Do not misunderstand me to be a person interested in and excited about educational technologies purely because of the “wow” or “geek” factor of technology. Sure, I love laptops and iPods, and I can talk “geek speak” well enough to sometimes even scare myself– but these are not the things I’m most interested in when it comes to education and technology. I am interested most in literacy and human empowerment. It blows me away to think about the limited access to the tools of literacy which African-Americans had at the end of the Civil War when they were all freed from the legal and formal bonds of slavery. Look at the access to not only information, but PUBLISHING POTENTIAL that virtually every person in the United States has today! It is truly earth-shattering. I posted several months ago about homeless bloggers. Yes, even people without a home can share their voices and their story with a global audience today.

The cause of promoting literacy and specifically blogging for me is a wholly noble and even missional affair. Education IS the door of opportunity to not only a better economic future, but also an empowered future for generations of people living in the United States and across our planet. Let’s not miss this fact, despite the ridiculously trivial things that NCLB and other current mandates encourage us to have as teachers, administrators, parents and citizens. What we are about and should be about in the educational enterprise is nothing short of the transformation of the human condition. I am both humbled and awed by my own ability to sit here in my rented Oklahoma house on a Wednesday evening, and write these words which are likely to be read by people all over the planet in the days and weeks to come. Sure, there is an element of prideful satisfaction in this which I admit to, but I guarantee I am not just blogging and sharing my thoughts to boost my own self-esteem and feel good about myself. No, I am blogging to change the world. If that strikes you as hopelessly idealistic, that doesn’t bother me. You can stop reading at any time. Blog reading of my posts is, at least I think, an entirely voluntary affair.

No, I am blogging less for personal reasons and much more for educative ones. I love to study history and share my passion for its study with others. The study of history is VITAL. We hear a lot about how important math and science are. Yes, I know math and science are important, and I love both those topics too– admittedly science a bit more. But we are writing history this very day. Our soldiers and leaders are helping the Iraqi people to write their histories as they may never have been able to before. Whatever your feelings and politics are regarding the current wars in Iraq and Afghanistan, let us not lose sight of the fact that true self-determination– the right of people to collectively determine their own political futures, is a holy and UNIVERSAL right that is truly worth fighting and dying for.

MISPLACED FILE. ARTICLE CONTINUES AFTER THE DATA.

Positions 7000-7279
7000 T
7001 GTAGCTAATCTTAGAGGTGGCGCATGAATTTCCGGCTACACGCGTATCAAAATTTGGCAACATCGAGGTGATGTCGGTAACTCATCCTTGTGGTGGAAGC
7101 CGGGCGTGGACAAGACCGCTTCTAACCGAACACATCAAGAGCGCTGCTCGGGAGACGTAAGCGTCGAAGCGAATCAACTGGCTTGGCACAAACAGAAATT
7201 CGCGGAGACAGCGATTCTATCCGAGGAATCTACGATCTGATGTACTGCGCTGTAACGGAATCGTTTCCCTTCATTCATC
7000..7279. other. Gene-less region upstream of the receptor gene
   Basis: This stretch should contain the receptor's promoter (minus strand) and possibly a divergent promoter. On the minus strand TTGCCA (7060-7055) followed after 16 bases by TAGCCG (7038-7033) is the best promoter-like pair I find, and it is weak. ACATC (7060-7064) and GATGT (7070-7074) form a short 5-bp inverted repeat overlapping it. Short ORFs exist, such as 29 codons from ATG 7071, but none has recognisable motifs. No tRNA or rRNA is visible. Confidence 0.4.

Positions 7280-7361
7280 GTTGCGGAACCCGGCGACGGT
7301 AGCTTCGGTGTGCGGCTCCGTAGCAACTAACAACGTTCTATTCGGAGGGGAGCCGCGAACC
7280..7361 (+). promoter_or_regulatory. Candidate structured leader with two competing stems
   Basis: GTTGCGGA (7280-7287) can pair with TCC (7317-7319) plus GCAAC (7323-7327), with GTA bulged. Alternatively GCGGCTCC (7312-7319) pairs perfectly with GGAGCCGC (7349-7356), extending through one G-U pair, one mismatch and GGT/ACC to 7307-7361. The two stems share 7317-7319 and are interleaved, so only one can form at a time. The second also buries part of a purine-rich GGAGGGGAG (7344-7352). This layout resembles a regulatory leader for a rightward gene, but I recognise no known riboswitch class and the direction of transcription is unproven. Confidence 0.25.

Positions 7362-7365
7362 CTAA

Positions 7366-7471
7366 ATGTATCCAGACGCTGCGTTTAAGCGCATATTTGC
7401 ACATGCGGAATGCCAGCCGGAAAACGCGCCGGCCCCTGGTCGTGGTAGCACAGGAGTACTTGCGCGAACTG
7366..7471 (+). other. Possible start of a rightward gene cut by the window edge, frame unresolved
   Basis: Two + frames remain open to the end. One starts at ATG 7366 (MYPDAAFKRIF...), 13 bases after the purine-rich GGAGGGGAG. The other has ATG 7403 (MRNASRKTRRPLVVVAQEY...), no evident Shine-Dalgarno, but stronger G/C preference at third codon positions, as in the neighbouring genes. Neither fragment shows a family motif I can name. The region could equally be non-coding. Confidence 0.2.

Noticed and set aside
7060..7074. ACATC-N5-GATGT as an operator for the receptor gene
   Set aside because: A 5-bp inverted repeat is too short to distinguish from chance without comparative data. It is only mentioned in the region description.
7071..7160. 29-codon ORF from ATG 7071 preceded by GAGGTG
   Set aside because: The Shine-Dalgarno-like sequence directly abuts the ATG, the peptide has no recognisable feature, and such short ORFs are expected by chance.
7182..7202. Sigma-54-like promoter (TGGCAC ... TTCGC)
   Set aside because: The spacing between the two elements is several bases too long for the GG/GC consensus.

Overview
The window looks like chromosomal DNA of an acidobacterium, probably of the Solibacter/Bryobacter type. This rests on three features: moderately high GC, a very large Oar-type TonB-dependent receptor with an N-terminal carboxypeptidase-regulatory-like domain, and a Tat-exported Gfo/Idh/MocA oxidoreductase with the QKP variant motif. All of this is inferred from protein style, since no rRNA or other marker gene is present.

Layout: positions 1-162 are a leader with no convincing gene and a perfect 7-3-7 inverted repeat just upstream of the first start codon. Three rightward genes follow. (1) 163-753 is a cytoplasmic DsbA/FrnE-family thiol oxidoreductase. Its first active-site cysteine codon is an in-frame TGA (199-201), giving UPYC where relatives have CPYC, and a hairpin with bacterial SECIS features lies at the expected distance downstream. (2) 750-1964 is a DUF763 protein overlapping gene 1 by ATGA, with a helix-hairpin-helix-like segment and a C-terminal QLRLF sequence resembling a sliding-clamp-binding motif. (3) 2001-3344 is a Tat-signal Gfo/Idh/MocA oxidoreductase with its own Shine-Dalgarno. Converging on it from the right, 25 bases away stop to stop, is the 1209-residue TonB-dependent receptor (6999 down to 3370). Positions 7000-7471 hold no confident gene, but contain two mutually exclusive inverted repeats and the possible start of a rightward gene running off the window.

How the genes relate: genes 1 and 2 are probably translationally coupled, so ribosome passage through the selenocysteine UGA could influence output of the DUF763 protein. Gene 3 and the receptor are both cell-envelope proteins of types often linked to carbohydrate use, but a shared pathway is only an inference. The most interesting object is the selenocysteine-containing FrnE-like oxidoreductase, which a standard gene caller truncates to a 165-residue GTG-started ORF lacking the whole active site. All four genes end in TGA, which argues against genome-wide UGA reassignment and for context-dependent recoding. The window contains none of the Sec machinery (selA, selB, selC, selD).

Do you know that over forty women chose to run for elective offices in Kuwait recently? These elections are landmarks for multiple causes, including self-determination as well as equal treatment under the law for women. A struggle for freedom and yes, social justice, continues across the globe, and we need to help our students WAKE UP to the incredible power of the pen (or in this case, the keyboard) which lies literally at their fingertips.

In teaching people of any age how to communicate literately in our society today, the educator bestows a gift of immeasurable value whose future impact can be neither predicted with certainty nor constrained by limitations of time or geography. Open the door of literacy for yourself and your students every day. Teach digital. Read blogs, blog yourself, and teach your students to blog with both heart and passion. We write not only for ourselves, but for our posterity, for we write to change the world.

You think the political change seen in the United States between 1860 and 1868 was dramatic? It was, in fact it was beyond all comprehending for many adults in that era. The struggles over the disruptive changes which swept over the United States during the years which followed were staggering. And we still face struggles today. But the one thing that has changed FUNDAMENTALLY in the environment in which we live is our access to both read and publish information. Do not take the small word “blog” lightly. It may be a four letter word, but it is a tool of immeasurable power. Are you helping your students understand how to use this power effectively and ethically, or are you like many teachers who continue to teach like it was 1899?

The world continues to change, but the tools we have to influence the course of that change have been unrecognizably transformed in an extremely short amount of time. Yes, it is a struggle to keep pace in this dynamic environment. But that is why we have each other, and this magical place called “the edublogosphere” to learn, share, reflect and grow. I have no idea where all these discussions will lead us. But I am optimistic that if we use these tools to empower voices and champion the sorts of leaders our organizations and our nations desperately need, it will be to a better place.

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2 Responses to The causes of freedom and social justice

  1. Doug Noon says:

    Wesley, the intersection of social justice, and the fulfillment of human potential with literacy is a powerful message. It is a message that resonates with me, and I hope you continue to express your commitment to those ideals.

  2. AG says:

    You may also wish to review the Eyes on The Prize series, as it may provide a different perspective of the African-American experience and social justice context. If you’re interested I can also recommend, some great hard-copy texts 😉